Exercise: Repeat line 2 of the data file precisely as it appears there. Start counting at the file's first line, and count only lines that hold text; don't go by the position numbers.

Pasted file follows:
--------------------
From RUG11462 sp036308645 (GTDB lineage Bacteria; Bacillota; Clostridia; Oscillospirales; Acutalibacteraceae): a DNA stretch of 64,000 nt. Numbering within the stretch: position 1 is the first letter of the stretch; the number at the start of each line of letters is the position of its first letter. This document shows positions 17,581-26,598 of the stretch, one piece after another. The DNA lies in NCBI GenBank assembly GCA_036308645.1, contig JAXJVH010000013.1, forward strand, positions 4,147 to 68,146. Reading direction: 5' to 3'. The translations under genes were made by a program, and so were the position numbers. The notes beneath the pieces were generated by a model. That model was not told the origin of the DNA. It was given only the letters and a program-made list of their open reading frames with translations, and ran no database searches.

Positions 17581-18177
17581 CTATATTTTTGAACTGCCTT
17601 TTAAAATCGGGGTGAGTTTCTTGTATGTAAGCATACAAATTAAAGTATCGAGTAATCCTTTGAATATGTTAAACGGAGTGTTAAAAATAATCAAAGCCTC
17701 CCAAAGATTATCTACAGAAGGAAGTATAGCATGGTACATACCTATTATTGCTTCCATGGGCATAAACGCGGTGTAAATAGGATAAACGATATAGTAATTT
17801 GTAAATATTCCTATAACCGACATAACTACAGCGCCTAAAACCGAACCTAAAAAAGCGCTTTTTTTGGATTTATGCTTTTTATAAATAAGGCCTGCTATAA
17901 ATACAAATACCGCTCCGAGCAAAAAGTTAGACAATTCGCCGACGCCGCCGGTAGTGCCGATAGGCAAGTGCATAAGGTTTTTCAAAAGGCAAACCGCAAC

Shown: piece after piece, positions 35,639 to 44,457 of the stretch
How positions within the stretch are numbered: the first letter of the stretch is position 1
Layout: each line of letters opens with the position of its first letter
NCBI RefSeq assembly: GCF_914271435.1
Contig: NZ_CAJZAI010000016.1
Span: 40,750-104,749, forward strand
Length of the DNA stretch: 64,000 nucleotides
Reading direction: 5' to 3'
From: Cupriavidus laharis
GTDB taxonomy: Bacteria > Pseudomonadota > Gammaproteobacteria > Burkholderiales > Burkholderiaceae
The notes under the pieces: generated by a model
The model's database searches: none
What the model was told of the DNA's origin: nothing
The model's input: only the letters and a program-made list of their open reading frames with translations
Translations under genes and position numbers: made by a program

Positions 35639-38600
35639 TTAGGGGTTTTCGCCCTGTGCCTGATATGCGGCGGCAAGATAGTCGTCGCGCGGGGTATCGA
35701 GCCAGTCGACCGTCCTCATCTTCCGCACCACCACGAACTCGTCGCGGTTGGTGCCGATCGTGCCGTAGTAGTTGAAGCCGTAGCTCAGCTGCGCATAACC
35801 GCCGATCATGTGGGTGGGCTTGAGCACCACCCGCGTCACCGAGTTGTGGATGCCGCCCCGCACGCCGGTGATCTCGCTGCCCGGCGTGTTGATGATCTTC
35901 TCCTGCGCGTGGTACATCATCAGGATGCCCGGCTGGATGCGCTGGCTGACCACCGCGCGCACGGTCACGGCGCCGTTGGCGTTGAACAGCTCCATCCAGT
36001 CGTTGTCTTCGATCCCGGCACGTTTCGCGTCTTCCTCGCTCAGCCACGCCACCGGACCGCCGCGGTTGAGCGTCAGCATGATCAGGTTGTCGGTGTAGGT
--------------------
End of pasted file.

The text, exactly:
Positions 17581-18177